Great-Grandad Willacy’s daughter (my granny) married a similar-minded entrepreneur who packed up the family (my dad and his 4 brothers) and sailed to South Africa where he immediately set to work… paving his own way and building his own business.  Grandad… (and this seems to be a running theme in my family)… didn’t like being told what to do.  Grandad (like Great-Grandad) wanted to be his own boss.

So… when I was born, my Dad was working for Grandad at the family-run, Cape Town-based business… and, true to form… Dad (who, like his father and grandfather… hates being told what to do)… left the comfort and confines of the Patterson family business (much to Grandad’s chagrin) and moved us all inland to Johannesburg, in order to (drum-roll)… start his own business and be his own boss… because even working for his father still required being told what to do… and Dad… (all together now!)… hates being told what to do!

Dad (white overalls in the centre) with his brothers, Mike and John… at the family business (before Dad left to start a business of his own)...

Dad (white overalls in the centre) with his brothers, Mike and John… at the family business (before Dad left to start a business of his own)…

So, I grew up in a home with a successful, strong-willed (read: stubborn) entrepreneur.  From a young age, the idea that one could forge their own path… and make a plan to generate their own money… was the only way we knew.

In our home, there was never a fear around the topic of money.  Dad firmly believed that everyone was capable of generating it.  He was a visionary who easily recognised gaps in the market (where money might be made).  He was also not afraid of hard work… nor of taking risks.

Even when he lost (a very large sum) of money in a failed business… he simply picked himself up, dusted himself off, started from scratch… and built another business – starting from the garage of his home.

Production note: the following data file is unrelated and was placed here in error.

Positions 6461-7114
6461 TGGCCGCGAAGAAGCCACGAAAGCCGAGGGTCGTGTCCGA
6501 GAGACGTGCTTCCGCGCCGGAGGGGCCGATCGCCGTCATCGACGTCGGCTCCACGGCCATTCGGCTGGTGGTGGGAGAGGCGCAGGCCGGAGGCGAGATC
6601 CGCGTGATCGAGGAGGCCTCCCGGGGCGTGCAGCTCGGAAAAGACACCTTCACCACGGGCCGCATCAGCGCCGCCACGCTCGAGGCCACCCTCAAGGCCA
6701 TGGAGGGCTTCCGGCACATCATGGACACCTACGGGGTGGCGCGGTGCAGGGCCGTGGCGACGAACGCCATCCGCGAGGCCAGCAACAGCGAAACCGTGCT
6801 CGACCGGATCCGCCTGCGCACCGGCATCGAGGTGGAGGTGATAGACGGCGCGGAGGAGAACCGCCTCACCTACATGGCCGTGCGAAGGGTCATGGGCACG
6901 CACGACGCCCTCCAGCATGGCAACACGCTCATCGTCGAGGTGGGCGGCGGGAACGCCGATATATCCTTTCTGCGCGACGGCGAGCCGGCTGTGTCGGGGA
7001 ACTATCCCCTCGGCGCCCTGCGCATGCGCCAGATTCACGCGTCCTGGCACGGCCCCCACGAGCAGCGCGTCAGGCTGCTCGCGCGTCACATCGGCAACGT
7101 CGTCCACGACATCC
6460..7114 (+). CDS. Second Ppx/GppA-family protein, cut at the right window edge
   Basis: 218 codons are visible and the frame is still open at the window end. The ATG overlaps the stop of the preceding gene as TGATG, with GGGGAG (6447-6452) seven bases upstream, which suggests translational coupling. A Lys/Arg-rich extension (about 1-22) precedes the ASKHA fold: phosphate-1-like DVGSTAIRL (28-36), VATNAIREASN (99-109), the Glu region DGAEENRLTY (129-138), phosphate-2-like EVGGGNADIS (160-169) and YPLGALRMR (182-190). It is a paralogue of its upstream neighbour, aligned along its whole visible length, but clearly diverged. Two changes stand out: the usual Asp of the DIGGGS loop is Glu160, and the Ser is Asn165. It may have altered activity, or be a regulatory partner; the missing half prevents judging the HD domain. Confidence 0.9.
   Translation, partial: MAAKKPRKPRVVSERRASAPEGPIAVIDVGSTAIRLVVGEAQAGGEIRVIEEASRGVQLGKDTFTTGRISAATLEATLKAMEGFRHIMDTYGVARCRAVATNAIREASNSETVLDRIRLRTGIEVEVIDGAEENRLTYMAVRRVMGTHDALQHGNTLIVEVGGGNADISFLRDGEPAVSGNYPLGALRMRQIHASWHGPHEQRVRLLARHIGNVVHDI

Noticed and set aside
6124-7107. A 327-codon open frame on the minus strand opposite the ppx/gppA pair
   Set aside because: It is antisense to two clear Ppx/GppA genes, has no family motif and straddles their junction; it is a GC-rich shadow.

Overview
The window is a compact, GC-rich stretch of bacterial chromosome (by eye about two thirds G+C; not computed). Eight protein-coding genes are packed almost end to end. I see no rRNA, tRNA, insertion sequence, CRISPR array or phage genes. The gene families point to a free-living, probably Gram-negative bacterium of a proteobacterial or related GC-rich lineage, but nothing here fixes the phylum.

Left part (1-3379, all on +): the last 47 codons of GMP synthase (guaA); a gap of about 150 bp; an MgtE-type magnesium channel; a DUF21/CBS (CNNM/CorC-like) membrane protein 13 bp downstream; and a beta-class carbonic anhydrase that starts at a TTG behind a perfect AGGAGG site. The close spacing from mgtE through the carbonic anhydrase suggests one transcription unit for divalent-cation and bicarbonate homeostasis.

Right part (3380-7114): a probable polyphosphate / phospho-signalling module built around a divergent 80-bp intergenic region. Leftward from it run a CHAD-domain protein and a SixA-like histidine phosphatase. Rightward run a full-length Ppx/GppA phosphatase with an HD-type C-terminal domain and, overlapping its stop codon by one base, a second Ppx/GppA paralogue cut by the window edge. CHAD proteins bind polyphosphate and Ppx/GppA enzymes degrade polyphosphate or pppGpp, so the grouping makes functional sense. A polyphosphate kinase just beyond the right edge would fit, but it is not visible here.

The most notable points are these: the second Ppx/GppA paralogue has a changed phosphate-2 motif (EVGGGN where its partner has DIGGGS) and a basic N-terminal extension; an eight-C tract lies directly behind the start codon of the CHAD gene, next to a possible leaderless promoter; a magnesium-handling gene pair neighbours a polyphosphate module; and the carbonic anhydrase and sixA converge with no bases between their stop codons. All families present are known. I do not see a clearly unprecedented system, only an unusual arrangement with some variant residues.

“It’s only money”… he’d say.

Dad's first successful business venture (after leaving Cape Town) was Cosy Gas Log Fires.  He built and sold these fireplaces.  This is the company brochure (I'm the one in the blue nightgown)...

Dad’s first successful business venture (after leaving Cape Town) was Cosy Gas Log Fires. He built and sold these fireplaces. This is the company brochure (I’m the one in the blue nightgown)…

A newspaper article published in the Benoni City Times (after Dad had opened his new factory and showroom).  He later sold Cosy Gas Log Fires to a company called Jetmaster (for a significant sum)… and moved on to other business ventures.

A newspaper article published in the Benoni City Times (after Dad had opened his new factory and showroom). He later sold Cosy Gas Log Fires to a company called Jetmaster (for a significant sum)… and moved on to other business ventures.

Today, Dad runs a successful business that manufactures electrical components.  The business is housed in a newly-built factory complex near his home in the south of Joburg.  He owns the other 5 factories in the complex – and rents them out to tenants.

The point of this post is this:  throughout my childhood,  my family’s risk-taking entrepreneurial modus operandi was the lens through which I viewed the world.  I never thought:  “One day, once I’m properly educated… I will hopefully get a good job that will pay a good salary”.

I never thought in terms of “the job” I would one day ask someone else for…

It never occurred to me to think in terms of “someone else”… like a boss or an employer… being responsible for my financial wellbeing.  I – and I alone – would be responsible for the money I made (or didn’t make).

I always thought in terms of the business I would run… or the freelance work I would do (on my terms)… or the money I would generate by selling something (again:  on my terms).  I always assumed that I would carve my own path in some kind of creative entrepreneurial pursuit… and generate my own income… and live on my own terms (which I have done – for better or for worse) without having to rely on a corporation or a boss to generate it *for* me.